A recent decision of the Federal Court has reinforced the importance of employers following HR advice, properly investigating and documenting employee complaints and not taking adverse action against employees for making such complaints.

Mr Benham Roohizadegan was summarily terminated by TechnologyOne Limited because he was allegedly unable to cooperate with his previous three managers, he had complaints made against him by his team and his team was under-performing.

Mr Roohizadegan filed a general protections claim against Technology One and the CEO, claiming he was dismissed for prohibited reasons including exercising a workplace right to make complaints in relation to this employment (i.e. complaints of bullying and harassment against seven other staff). Mr Roohizadegan submitted that as a result of his dismissal, he suffered a mental injury and was permanently incapable of ever working again.

The Federal Court found that the CEO twice rejected professional HR advice to conduct an investigation, and that Mr Roohizadegan’s complaints about being bullied by other staff were a substantial and operative reason for the CEO’s decision to terminate his employment.

In finding that TechnologyOne had breached the general protections provisions of the Act, the Federal Court awarded Mr Roohizadegan a sum totalling $5,228,410.00 for future economic loss, compensation for foregone share options, damages for breach of contract and general damages for pain and suffering. The Federal Court also ordered that Mr Roohizadegan be paid $7,000.00 personally from the CEO and $40,000.00 from TechnologyOne for their contraventions of the Act.

TechnologyOne has appealed the decision and Mr Roohizadegan has filed a cross-appeal.

The decision is a reminder for employers that:

  • there is a reverse onus of proof in adverse action claims;
  • adverse action compensation and damages are not capped under the Act;
  • litigation can be costly and time-consuming (the proceedings took 4 years) and can have a severe impact on an employer’s reputation;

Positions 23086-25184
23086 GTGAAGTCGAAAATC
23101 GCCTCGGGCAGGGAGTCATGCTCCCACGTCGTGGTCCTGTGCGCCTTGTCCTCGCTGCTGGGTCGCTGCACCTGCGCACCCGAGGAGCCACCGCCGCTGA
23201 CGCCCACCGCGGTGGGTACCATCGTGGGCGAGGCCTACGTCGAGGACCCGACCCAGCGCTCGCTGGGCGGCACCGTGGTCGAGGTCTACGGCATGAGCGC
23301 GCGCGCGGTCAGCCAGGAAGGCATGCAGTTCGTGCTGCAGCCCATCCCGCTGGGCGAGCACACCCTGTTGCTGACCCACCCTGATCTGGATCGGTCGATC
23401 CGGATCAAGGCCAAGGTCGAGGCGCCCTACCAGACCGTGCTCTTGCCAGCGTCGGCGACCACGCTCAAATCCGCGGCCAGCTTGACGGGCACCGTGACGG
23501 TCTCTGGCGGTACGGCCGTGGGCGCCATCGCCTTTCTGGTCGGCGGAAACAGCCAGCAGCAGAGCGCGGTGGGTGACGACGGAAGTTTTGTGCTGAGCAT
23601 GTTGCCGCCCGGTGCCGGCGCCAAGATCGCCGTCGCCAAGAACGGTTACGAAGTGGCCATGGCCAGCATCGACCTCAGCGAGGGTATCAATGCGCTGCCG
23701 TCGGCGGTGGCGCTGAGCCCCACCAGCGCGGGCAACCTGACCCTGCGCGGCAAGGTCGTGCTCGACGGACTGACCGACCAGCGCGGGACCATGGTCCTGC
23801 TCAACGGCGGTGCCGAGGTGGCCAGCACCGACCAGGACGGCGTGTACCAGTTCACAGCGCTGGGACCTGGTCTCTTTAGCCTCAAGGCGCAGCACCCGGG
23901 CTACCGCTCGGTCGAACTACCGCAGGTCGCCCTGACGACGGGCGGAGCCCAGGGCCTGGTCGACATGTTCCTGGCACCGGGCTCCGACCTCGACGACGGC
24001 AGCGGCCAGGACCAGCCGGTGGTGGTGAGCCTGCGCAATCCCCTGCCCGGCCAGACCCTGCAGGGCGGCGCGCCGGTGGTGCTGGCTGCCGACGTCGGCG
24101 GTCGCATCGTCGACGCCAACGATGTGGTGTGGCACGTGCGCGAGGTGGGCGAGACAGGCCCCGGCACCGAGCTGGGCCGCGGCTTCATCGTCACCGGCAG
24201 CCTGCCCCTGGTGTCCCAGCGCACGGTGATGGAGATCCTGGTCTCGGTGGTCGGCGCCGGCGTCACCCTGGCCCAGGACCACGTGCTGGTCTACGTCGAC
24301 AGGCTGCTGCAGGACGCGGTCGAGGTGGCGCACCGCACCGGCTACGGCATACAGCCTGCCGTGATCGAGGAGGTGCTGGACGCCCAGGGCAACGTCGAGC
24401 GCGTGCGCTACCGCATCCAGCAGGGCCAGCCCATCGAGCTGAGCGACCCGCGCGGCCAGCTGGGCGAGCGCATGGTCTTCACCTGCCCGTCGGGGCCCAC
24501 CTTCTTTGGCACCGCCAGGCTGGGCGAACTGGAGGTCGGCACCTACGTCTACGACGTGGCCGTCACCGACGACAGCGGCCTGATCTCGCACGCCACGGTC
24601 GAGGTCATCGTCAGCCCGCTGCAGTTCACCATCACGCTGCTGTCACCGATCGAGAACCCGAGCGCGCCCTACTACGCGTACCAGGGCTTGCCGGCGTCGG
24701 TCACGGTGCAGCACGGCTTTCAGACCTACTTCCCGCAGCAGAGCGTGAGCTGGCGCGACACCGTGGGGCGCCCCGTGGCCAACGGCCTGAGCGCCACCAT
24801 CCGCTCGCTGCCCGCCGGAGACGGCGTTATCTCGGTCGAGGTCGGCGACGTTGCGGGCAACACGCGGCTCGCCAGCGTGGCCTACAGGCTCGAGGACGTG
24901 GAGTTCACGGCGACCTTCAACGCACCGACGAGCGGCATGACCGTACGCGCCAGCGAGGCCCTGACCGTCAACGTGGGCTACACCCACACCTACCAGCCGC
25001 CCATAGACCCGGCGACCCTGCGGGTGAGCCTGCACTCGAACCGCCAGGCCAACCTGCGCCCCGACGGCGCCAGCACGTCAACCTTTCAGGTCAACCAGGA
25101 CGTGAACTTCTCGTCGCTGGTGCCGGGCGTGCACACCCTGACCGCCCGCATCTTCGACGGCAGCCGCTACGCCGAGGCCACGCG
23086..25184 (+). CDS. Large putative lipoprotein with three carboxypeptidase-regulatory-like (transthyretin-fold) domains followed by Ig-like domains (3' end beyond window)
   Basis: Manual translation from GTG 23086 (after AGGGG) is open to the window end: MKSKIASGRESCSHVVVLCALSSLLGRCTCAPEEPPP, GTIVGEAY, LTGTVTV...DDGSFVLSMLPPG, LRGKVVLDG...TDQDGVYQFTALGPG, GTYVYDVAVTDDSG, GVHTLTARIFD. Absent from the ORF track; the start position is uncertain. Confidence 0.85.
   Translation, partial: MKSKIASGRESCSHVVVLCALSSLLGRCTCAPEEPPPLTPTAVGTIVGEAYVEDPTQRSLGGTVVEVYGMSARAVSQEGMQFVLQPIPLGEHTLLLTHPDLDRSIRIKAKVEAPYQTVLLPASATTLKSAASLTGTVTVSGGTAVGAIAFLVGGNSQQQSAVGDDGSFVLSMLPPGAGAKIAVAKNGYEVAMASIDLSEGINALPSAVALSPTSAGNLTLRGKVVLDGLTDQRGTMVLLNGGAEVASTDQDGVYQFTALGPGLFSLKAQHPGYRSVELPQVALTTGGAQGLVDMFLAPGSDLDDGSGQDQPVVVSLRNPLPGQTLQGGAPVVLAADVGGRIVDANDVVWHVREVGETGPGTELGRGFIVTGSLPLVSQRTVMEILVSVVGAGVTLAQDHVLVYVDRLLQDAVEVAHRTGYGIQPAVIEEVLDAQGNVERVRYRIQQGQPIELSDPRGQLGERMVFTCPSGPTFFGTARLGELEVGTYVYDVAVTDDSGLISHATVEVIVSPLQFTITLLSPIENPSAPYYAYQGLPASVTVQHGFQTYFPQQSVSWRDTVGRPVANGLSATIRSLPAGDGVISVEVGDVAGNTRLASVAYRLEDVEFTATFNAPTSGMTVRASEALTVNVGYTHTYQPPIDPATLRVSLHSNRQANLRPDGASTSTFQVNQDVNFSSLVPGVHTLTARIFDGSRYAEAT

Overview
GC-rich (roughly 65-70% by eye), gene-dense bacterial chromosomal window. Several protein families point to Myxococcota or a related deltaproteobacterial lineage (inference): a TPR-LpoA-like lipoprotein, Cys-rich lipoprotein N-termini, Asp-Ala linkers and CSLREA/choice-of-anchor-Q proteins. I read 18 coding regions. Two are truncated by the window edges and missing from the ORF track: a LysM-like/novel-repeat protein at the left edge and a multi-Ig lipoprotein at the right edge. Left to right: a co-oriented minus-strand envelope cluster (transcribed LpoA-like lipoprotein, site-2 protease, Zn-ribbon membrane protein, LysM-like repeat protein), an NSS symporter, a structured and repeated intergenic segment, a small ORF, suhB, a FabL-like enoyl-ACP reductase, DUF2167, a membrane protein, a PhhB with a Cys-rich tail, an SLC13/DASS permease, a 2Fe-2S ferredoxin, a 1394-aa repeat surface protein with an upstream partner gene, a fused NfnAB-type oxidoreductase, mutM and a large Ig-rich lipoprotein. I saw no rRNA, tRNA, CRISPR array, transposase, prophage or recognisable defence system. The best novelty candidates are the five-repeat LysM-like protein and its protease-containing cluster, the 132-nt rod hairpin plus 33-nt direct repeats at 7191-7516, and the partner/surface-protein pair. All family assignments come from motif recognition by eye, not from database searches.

• all workplace complaints should be taken seriously and addressed in accordance with policies and procedures, and any negative action taken towards an employee must be clearly disconnected from any complaints they may have made;
  • all complaints and processes should be properly documented;
  • procedural fairness should be afforded before a decision to take action is made; and
  • HR/legal advice should be obtained before action is taken.

The decision at first instance can be read here.


This article is made available by Havilah Legal only to give you general information and a general understanding of the law. It is not legal advice, and should not be treated as such.

The legal information in this article is provided ‘as is’, and Havilah Legal makes no representations or warranties, express or implied, in relation to the legal information in this article.

Your use of this article does not establish a lawyer/client relationship between you and Havilah Legal. You must not rely on the information in this article as an alternative to legal advice. If you need legal advice, or if you have any specific questions about any legal matter you should consult Havilah Legal or your professional legal services provider.

Liability limited by a scheme approved under Professional Standards Legislation.